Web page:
Biscuits, Triscuits…

City Center Soundbite on Deli Website
January 30, 2010, 1:47 pm
Filed under: Deli Magazine Articles, Uncategorized

This was posted on the Deli site! Find link here!

City Center

plugged in, ready to break out
by Lauren Piper

City Center formed in 2007 as the side project of Fred Thomas and Ryan Howard of Saturday Looks Good to Me. After just dabbling and recording over the past couple years, the duo recently released their self-titled full-length City Center. The album is beautifully diverse and swims with sound and experimental electronic loveliness. With brief guest appearances by Mary Pearson from High Places, other friends, as well as tons of sampling, City Center takes sounds that would typically be dubbed as noise or strange and makes something so much more fluid and meaningful. Their raw textures and busy electronic orchestration creates a watery, floating feeling and the vocals are clear, yet soft and blisteringly sweet with harmonies. The duo also has a really entertaining blog, which is apparently how the whole band began in the first place.

City Center
Self Titled

listen to “Various Tracks”

What is the history of the blog?
The band basically started as the blog. The project was mostly Fred being broke, bored and lonely in New York with nothing to do except record jams in his bedroom and then post mp3s for the hell of it, trying to reach out in some way. It was a sort of therapeutic thing that grew into an actual band.

What was the motivation behind forming City Center?
City Center rose out of the time-honored scenario of living in New York and not being able to pay rent on a practice space, so switching from traditional rock instrumentation to headphone-based/created music. At this point it’s almost a cliche, but a combination of being frustrated with the typical means of producing guitar-bass-drums music and a more isolated/cloistered creative existence were the jumping off points. We also had an eye-opening experience when our old rock band toured with The Blow and High Places. We opened up every night with two drummers and tons of guitars feeling boring and played out, like a bad Allman Brothers or something. That was right around the time things started to change in our heads.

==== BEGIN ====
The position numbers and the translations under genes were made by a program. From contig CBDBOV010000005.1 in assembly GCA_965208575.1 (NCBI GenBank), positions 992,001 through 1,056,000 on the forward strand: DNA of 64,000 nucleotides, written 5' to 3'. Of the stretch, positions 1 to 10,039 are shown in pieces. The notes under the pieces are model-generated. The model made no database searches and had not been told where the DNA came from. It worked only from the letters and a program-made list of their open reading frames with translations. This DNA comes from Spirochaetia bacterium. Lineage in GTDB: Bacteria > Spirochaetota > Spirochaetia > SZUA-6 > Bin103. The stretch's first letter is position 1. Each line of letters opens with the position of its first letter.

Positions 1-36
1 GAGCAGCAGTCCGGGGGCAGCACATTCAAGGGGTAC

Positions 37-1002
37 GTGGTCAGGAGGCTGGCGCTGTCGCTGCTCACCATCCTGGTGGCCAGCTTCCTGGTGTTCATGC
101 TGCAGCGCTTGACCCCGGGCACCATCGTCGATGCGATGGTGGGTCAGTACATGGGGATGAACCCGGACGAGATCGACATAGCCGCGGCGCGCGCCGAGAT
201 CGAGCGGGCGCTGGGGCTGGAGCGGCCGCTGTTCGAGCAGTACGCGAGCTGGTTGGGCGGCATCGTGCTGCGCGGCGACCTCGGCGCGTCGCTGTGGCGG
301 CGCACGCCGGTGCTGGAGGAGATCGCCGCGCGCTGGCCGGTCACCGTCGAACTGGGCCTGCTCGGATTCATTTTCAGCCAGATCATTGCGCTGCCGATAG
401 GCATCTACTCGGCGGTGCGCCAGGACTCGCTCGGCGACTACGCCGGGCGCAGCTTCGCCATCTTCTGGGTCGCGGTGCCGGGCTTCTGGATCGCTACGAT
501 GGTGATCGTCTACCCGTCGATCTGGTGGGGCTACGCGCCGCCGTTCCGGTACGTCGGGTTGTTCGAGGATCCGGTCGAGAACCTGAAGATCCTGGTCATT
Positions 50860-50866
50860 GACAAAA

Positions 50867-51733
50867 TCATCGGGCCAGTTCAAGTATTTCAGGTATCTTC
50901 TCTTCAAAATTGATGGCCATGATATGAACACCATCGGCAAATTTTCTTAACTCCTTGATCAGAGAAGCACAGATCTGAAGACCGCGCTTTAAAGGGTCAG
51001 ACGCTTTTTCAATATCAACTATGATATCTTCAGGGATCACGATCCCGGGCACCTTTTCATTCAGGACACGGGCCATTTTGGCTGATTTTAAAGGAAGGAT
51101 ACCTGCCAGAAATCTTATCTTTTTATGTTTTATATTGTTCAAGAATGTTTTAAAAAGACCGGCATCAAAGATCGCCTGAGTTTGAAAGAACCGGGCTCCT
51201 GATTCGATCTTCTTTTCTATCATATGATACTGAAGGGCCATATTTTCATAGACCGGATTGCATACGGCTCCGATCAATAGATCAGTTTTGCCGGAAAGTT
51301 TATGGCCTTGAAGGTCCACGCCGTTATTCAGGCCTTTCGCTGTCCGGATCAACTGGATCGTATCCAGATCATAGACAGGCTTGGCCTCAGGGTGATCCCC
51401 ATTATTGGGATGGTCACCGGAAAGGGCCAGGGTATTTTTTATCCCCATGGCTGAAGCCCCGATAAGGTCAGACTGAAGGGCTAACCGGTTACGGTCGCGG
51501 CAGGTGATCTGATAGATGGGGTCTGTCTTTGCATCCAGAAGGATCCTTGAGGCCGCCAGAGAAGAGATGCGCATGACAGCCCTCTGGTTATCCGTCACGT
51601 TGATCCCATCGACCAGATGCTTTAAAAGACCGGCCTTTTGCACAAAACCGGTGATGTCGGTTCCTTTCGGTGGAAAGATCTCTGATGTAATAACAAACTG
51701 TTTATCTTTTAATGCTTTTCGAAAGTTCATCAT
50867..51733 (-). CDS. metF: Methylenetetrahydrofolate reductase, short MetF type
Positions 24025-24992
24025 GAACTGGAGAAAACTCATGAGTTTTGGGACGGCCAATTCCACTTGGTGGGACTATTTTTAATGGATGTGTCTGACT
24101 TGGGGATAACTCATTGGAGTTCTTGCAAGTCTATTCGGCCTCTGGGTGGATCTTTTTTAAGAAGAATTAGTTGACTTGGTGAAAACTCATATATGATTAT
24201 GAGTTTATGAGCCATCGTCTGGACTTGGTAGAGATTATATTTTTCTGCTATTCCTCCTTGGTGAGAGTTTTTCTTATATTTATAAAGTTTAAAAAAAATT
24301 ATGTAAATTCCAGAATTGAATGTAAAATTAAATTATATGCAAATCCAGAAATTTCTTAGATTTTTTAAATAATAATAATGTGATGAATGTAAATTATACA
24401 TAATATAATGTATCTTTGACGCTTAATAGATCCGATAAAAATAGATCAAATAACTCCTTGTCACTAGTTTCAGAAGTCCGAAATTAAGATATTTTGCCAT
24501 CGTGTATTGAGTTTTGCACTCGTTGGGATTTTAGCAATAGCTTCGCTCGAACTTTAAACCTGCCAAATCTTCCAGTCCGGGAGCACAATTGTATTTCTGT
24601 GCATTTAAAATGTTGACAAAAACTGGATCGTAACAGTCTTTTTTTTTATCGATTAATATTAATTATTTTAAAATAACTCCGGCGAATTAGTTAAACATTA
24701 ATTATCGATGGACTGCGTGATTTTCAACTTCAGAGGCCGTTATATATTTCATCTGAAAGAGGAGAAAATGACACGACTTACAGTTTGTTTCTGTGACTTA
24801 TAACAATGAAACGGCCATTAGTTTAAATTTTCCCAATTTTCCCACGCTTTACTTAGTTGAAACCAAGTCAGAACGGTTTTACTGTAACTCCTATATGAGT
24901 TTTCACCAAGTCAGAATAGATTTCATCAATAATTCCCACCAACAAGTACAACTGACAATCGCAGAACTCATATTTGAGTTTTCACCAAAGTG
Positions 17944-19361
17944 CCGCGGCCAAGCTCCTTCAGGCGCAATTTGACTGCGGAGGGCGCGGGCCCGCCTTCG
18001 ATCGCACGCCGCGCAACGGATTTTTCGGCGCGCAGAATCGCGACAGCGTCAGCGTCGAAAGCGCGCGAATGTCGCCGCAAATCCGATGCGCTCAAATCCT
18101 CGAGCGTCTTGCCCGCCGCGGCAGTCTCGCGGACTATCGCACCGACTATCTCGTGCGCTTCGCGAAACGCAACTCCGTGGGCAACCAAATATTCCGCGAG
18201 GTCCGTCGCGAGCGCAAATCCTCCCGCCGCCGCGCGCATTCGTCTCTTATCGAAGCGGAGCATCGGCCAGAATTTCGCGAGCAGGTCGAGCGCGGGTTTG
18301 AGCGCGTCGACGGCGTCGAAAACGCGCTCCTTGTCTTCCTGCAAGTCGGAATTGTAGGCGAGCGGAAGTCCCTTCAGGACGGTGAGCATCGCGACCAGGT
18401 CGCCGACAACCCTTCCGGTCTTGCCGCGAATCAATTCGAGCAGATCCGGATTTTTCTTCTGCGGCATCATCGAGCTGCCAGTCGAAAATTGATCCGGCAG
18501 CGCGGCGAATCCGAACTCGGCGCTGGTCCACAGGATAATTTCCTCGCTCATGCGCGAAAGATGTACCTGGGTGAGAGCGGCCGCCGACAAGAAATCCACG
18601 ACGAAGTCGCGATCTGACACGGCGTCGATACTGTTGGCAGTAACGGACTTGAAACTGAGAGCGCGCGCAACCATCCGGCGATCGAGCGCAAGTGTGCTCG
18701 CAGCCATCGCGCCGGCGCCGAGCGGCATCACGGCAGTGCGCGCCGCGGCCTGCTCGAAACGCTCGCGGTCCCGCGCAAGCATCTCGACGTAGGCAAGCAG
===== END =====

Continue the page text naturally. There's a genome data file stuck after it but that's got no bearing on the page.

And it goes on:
What is your live show like?
The live show is always a little more sprawling and exploratory than the recordings. Our records lean a little more towards soft washy pop songs, where as live we prefer to jump around and rage a little. It’s basically just the two of us standing in front of identical samplers and mixers, so we get bored and start going crazy, freaking out in a gentle, fun way.

What instruments/sounds/experimentations were used for your self-titled album?
The entire album was made with a Roland SP404 sampler and an acoustic guitar. There are a lot of samples of field recordings and some older songs, but it’s mostly just guitar, voice and samples manipulated by the 404. A few friends helped us out on it. We made around 50 songs and kinda distilled them down to their best elements and threw all the rest away.

Collaboratively what are your top five favorite songs right now?
We always go nuts on the production and disposable nature of pop radio. For instance, recent amazements include: 1.Keri Hilson featuring Kanye West & Ne-Yo &quotKnock You Down” 2.Black Eyed Peas &quotI Gotta Feeling” 3.Li’l Wayne featuring Young Money &quotEvery Girl” 4.Hurricane Chris featuring Superstarr &quotHalle Berry (She’s Fine)” 5.Beyonce &quotEgo”


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